Christian Group Concerned About Proposed Anti-Religious Hate Law

September 15, 2004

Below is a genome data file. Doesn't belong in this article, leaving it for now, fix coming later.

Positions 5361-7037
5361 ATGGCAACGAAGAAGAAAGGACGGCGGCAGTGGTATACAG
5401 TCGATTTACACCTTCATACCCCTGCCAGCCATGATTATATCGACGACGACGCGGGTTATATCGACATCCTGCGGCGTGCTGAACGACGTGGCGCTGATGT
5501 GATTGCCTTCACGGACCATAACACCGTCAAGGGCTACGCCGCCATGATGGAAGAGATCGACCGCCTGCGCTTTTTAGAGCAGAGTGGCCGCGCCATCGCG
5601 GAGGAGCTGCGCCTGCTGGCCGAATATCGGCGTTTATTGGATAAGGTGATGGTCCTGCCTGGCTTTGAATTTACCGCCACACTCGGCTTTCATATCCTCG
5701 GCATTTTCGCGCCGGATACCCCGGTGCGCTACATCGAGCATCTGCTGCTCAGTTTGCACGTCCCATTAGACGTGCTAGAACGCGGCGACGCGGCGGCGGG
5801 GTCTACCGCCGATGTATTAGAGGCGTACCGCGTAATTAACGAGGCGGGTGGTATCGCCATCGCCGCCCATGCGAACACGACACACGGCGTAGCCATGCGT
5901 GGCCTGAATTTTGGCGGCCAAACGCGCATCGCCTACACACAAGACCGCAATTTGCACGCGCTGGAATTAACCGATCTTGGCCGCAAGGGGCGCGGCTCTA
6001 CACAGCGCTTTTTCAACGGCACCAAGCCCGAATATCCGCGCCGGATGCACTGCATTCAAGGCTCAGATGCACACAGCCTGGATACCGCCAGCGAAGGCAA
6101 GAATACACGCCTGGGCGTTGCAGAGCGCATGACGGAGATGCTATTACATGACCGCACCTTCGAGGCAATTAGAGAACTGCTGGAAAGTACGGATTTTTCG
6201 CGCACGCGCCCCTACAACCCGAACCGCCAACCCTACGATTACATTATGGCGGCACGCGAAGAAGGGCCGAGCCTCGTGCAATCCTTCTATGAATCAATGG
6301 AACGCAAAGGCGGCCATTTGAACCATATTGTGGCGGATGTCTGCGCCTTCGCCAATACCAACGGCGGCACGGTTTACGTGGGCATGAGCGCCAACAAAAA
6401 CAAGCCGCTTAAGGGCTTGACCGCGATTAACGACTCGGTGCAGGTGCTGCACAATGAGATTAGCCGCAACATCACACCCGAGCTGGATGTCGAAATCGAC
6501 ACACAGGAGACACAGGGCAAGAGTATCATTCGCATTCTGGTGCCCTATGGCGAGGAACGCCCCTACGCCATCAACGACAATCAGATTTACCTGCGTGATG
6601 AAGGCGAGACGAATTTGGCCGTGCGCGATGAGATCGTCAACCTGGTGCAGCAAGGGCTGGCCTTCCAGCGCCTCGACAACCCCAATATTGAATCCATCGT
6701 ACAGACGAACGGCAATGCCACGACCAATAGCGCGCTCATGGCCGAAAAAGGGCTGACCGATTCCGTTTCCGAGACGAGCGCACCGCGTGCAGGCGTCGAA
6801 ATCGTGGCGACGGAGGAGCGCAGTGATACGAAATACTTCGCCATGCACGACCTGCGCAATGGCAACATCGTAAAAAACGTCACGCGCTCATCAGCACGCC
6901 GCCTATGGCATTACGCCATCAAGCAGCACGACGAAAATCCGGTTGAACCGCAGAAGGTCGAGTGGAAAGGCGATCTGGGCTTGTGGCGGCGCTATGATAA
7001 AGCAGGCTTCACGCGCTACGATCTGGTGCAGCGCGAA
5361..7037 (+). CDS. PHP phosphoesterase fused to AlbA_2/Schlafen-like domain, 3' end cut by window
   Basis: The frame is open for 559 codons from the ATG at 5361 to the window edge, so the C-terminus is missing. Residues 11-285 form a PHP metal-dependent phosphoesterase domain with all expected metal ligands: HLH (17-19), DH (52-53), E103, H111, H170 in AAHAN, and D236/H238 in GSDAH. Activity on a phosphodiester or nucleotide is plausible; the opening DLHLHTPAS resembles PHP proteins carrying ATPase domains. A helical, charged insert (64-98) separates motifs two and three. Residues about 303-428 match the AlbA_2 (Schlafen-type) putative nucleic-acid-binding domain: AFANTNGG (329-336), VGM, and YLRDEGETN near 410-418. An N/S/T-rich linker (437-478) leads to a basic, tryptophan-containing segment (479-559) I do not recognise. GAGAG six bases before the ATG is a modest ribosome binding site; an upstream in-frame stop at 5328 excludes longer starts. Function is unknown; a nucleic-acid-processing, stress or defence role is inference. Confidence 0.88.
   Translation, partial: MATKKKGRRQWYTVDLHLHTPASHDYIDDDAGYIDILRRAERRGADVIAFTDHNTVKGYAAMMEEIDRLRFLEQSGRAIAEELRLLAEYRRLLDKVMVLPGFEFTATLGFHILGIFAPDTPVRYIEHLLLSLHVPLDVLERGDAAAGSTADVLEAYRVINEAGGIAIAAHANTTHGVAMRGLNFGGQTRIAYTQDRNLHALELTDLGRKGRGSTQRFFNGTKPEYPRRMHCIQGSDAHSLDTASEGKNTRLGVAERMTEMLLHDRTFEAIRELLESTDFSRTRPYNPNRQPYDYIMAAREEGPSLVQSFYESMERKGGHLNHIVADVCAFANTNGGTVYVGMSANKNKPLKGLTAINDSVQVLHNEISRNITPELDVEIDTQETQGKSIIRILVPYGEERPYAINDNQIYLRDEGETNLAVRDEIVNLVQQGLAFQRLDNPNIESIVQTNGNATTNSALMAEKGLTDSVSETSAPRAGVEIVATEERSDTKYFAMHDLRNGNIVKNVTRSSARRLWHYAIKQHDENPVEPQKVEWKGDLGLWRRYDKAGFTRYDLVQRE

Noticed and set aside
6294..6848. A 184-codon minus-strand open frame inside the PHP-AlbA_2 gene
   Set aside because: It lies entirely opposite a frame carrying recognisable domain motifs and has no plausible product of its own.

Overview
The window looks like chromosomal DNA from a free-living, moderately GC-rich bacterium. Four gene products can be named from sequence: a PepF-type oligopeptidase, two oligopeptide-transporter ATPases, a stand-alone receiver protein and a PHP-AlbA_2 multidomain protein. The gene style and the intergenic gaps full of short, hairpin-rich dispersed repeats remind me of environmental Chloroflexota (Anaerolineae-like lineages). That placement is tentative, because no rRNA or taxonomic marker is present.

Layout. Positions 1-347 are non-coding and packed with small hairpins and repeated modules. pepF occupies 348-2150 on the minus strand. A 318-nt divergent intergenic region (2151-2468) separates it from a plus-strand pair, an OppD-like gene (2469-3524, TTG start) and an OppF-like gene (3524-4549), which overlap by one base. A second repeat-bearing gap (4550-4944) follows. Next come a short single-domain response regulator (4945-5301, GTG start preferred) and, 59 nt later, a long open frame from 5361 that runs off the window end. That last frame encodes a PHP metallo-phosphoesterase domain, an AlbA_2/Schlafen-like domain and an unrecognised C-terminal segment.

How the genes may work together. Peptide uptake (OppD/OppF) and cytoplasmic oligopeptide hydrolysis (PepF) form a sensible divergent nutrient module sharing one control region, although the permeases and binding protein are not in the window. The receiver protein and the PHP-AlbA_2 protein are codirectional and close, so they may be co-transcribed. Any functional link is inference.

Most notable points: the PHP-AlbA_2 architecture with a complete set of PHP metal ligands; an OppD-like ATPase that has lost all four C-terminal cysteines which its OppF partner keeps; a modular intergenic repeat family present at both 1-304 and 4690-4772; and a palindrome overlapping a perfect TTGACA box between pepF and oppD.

On September 15, 2004 reported, "An international charity working with Christians in Islamic societies has launched a campaign to oppose a plan by the British government to outlaw incitement on religious grounds. Muslim groups, who have been pressing for such a move, welcomed the proposal by Home Secretary David Blunkett to 'ban incitement to religious hatred.' Blunkett said over the summer that he planned to introduce a measure creating a criminal offense of inciting hatred against groups or individuals on the grounds of beliefs. Offenders would face penalties of up to seven years in jail. Blunkett did not give details of the proposed bill, which he said would be brought before parliament 'as soon as possible.' Previous attempts to pass such a law ran into opposition -- even comedians argued that they could be prosecuted for satirizing religion -- and failed to win approval in the upper House of Lords. Critics of the move say incitement against minorities is already covered in rate hate laws, and see the proposal as a sop to Muslims in particular. They worry that it will stifle debate and criticism of other religions. Barnabas Fund, a UK-based charity working with Christians in Islamic societies, has now launched a campaign to raise concern about the measure... The charity said the law could be used against modernist Muslims who called for reforms to Islam. It could also hinder efforts to work for greater rights and equality for Muslim women. The law could furthermore be used to silence those who campaign against injustices endured by non-Muslims living under Islam."